Human skin is described as an organ, a membrane, and a system because it functions as all of these things. For instance, the skin is an organ in the integumentary system, which protects the body from harm by preventing damage from outside or leaking from inside. In fact, the skin is the largest organ in the human body. It weighs 10 to 15 pounds, and if you spread it out, it would cover approximately 20 square feet. This varies, of course, according to your height and weight. Although it covers your entire body, its thickness is not uniform. It is thinnest on your eyelids and thickest on the heels of your feet and hands.
According to the online Medical Dictionary, a membrane is a thin layer of tissue that covers a surface. Human skin fulfills this definition by completely covering the surface of the human body. It allows the body to keep its shape and holds all the water and organs that comprise the body inside. Skin has three layers. The outer layer, comprising the first line of defense, is the epidermis. The outermost layer of the epidermis is comprised of dead cells that form a protective barrier. Beneath the epidermis is the dermis, which contains active systems such as nerve fibers, blood vessels, lymph vessels, hair roots, and sweat glands. The third layer, which actually lies below the skin, the subcutaneous, includes a layer of fat that functions as insulation, cushioning, and an energy reserve.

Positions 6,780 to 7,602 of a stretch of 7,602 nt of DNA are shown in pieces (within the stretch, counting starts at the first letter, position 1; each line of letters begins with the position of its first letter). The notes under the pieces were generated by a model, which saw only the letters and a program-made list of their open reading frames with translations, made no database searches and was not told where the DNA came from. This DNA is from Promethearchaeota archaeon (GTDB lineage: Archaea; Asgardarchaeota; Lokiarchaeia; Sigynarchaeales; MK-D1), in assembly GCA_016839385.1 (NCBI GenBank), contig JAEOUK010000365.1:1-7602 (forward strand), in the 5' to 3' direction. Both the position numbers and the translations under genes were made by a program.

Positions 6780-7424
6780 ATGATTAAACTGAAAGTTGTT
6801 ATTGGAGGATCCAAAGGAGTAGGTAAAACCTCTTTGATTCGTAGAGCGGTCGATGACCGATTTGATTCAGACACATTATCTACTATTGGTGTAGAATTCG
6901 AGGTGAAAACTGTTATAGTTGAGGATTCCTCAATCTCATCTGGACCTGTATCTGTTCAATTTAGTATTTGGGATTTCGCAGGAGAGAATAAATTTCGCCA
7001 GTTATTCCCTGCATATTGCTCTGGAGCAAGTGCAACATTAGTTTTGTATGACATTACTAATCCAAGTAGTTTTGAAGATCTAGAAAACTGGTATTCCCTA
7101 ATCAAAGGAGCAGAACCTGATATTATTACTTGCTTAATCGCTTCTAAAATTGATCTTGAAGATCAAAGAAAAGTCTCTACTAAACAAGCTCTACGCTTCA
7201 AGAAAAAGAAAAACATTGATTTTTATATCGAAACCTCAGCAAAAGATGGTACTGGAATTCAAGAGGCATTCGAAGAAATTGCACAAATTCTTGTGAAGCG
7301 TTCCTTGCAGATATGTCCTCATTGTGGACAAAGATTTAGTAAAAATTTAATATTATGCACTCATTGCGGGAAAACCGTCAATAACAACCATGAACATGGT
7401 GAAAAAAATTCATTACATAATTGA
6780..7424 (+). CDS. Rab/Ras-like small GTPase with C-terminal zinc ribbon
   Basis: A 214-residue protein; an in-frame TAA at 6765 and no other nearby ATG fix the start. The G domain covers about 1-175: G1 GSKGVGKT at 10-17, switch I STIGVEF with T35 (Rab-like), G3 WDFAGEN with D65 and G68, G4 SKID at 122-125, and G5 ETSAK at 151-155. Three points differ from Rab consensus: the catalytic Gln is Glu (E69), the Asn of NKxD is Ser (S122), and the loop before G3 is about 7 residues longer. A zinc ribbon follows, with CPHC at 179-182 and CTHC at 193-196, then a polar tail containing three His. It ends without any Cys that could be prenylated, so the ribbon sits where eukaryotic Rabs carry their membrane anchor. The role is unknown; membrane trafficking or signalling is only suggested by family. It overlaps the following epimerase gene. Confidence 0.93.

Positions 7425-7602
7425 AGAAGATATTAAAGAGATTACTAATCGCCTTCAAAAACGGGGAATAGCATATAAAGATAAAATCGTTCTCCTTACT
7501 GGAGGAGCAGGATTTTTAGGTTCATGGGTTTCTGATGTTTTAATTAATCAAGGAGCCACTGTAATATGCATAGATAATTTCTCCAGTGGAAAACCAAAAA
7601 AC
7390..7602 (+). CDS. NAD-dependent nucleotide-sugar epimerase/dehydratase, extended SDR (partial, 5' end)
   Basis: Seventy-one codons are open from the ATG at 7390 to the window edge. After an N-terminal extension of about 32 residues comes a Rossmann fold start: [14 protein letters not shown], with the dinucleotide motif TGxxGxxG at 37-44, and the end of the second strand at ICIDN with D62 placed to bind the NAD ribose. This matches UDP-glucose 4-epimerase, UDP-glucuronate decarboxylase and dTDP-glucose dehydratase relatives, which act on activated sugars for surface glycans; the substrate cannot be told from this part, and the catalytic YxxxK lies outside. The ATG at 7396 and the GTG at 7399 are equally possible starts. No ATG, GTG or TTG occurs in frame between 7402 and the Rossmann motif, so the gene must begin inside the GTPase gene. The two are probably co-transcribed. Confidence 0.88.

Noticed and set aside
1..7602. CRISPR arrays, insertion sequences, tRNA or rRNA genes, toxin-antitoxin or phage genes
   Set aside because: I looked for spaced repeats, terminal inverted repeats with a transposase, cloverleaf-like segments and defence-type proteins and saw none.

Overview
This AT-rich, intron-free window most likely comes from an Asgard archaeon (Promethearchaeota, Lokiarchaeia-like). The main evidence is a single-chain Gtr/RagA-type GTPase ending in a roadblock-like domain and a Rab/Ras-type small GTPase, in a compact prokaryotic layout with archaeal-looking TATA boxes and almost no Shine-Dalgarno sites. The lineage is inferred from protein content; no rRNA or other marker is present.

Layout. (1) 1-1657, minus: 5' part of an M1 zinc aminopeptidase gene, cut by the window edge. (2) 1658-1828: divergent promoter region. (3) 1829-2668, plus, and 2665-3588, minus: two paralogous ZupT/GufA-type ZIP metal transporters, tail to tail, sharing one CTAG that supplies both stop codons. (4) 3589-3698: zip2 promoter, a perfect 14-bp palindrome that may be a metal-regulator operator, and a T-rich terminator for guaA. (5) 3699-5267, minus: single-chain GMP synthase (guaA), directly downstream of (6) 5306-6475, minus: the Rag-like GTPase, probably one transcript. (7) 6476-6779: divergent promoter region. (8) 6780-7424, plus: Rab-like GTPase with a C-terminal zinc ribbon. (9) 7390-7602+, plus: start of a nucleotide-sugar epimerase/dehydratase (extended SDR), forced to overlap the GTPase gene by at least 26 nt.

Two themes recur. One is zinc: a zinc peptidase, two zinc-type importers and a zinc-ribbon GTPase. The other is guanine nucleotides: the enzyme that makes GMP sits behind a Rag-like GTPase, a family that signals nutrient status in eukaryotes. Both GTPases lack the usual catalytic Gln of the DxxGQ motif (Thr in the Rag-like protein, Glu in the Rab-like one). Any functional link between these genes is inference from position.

According to the Medical Dictionary, cutaneous means "related to the skin," and skin is also referred to as the cutaneous system. Apart from this reference to skin being a system, the skin also functions as a cooling system. The circulation and regulation of blood under the surface helps cool or warm the body, but especially effective as cooling devices are the sweat glands, which cause perspiration that decreases temperature.